• Encase your pillow in a special dust-proof cover or wash the pillow each week in hot water. Water must be hotter than 130§ F to kill the mites. Cold or warm water used with detergent and bleach can also be effective.
    • Wash the sheets and blankets on your bed each week in hot water. (Note from National Allergy: special allergen laundry products are effective against dust mites in any temperature water.)
    • Reduce indoor humidity to below 60 percent (ideally between 30-50 percent). Dehumidifiers or central air conditioners can do this.
    • Try not to sleep or lie on cloth-covered cushions.
    • Remove carpets from your bedroom and those laid on concrete, if you can. (Note from National Allergy: if you can't remove carpet, an allergen-neutralizing carpet treatment is an effective alternative.)
    • Keep stuffed toys out of the bed or wash the toys weekly in hot water or cooler water with detergent and bleach.
  2. Pet Dander
    • Keep furred or feathered pets out of your home.
    • If you can't keep the pet outdoors, then keep the pet out of your bedroom and other sleeping areas at all times, and keep the door closed. (Note from National Allergy: washing pets inThis Boy Holds A No Smoking Sign dander-reducing shampoos or applying dander-reducing moisturizers can help if you have an indoor pet.)
  3. Tobacco Smoke
    • If you smoke, ask your doctor for ways to help you quit. Ask family members to quit smoking, too.
    • Do not allow smoking in your home or car. (Note from National Allergy: if you are unable to remove tobacco smoke from your home, air purifiers with special filters can help.)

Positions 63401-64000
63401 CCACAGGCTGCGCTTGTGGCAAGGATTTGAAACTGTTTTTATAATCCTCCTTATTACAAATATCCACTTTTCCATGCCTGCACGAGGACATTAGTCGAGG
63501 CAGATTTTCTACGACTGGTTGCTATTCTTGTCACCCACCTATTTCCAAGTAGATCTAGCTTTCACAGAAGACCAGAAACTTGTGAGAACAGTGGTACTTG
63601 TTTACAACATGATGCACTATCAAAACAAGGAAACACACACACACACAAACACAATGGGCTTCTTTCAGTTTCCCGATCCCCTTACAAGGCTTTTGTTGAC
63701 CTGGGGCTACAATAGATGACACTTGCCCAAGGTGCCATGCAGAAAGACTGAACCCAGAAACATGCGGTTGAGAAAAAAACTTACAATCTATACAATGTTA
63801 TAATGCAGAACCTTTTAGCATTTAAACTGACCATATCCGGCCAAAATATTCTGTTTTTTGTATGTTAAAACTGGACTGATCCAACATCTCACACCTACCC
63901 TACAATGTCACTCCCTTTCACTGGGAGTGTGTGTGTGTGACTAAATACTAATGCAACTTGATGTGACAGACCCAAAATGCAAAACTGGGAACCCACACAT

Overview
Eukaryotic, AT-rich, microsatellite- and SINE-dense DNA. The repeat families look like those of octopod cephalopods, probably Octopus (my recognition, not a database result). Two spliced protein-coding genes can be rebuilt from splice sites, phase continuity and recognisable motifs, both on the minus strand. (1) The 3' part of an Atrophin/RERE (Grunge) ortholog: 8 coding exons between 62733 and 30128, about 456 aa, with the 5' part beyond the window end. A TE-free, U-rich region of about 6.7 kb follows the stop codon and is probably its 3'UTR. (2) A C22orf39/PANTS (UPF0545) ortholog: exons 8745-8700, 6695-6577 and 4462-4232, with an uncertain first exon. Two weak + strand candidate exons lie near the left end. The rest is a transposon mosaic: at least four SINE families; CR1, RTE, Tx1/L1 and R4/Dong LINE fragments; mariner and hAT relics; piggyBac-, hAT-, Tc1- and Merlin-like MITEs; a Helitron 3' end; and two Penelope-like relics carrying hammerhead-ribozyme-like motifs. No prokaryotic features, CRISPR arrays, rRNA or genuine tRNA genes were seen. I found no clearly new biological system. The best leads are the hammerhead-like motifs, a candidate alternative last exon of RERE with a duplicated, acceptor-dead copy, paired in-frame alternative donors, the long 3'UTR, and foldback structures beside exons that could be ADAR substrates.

4. Mold
    • Fix leaky faucets, pipes, or other sources of water that have mold around them.
    • Clean moldy surfaces with a cleaner that has bleach in it. (Note from National Allergy: if the smell of bleach is irritating to you, low-chemical cleaners and low-chemical mold control products are good alternatives.)
  5. Pollen
    • Try to keep your windows closed. (Note from National Allergy: if you feel you must have outside air, a window filter can help.)
    • Stay indoors with windows closed from late morning to afternoon, if you can. Pollen and some mold spore counts are highest at that time. (Note from National Allergy: when you have to be outdoors, a mask can block a lot of pollen and mold spores.)
    • Ask your doctor whether you need to take or increase anti-inflammatory medicine before your allergy season starts.